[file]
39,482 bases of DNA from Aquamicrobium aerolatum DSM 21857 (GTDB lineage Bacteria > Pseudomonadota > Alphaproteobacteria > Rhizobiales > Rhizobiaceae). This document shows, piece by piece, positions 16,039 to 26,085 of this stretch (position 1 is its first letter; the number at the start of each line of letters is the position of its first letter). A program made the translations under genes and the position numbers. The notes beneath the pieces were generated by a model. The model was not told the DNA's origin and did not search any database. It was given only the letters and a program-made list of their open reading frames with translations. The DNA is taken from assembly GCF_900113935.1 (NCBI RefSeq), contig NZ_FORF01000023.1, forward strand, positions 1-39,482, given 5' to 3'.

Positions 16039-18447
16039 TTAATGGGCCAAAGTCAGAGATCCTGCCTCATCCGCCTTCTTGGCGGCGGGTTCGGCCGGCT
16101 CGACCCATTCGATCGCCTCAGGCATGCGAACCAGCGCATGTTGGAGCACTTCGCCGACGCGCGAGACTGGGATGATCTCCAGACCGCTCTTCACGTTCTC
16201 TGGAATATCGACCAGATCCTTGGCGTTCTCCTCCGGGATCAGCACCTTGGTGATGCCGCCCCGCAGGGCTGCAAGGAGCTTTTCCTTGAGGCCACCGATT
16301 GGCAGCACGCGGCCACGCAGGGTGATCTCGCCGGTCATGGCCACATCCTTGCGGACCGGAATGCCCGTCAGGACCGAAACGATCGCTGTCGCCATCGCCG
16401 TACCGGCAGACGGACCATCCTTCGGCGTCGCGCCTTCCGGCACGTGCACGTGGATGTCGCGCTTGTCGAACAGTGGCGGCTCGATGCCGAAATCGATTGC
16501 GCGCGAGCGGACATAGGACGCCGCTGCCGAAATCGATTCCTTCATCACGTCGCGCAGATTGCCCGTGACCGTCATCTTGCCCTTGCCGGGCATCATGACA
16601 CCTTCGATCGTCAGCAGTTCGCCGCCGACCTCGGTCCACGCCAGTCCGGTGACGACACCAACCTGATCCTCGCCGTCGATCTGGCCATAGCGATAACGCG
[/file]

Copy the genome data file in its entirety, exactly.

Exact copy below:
39,482 bases of DNA from Aquamicrobium aerolatum DSM 21857 (GTDB lineage Bacteria > Pseudomonadota > Alphaproteobacteria > Rhizobiales > Rhizobiaceae). This document shows, piece by piece, positions 16,039 to 26,085 of this stretch (position 1 is its first letter; the number at the start of each line of letters is the position of its first letter). A program made the translations under genes and the position numbers. The notes beneath the pieces were generated by a model. The model was not told the DNA's origin and did not search any database. It was given only the letters and a program-made list of their open reading frames with translations. The DNA is taken from assembly GCF_900113935.1 (NCBI RefSeq), contig NZ_FORF01000023.1, forward strand, positions 1-39,482, given 5' to 3'.

Positions 16039-18447
16039 TTAATGGGCCAAAGTCAGAGATCCTGCCTCATCCGCCTTCTTGGCGGCGGGTTCGGCCGGCT
16101 CGACCCATTCGATCGCCTCAGGCATGCGAACCAGCGCATGTTGGAGCACTTCGCCGACGCGCGAGACTGGGATGATCTCCAGACCGCTCTTCACGTTCTC
16201 TGGAATATCGACCAGATCCTTGGCGTTCTCCTCCGGGATCAGCACCTTGGTGATGCCGCCCCGCAGGGCTGCAAGGAGCTTTTCCTTGAGGCCACCGATT
16301 GGCAGCACGCGGCCACGCAGGGTGATCTCGCCGGTCATGGCCACATCCTTGCGGACCGGAATGCCCGTCAGGACCGAAACGATCGCTGTCGCCATCGCCG
16401 TACCGGCAGACGGACCATCCTTCGGCGTCGCGCCTTCCGGCACGTGCACGTGGATGTCGCGCTTGTCGAACAGTGGCGGCTCGATGCCGAAATCGATTGC
16501 GCGCGAGCGGACATAGGACGCCGCTGCCGAAATCGATTCCTTCATCACGTCGCGCAGATTGCCCGTGACCGTCATCTTGCCCTTGCCGGGCATCATGACA
16601 CCTTCGATCGTCAGCAGTTCGCCGCCGACCTCGGTCCACGCCAGTCCGGTGACGACACCAACCTGATCCTCGCCGTCGATCTGGCCATAGCGATAACGCG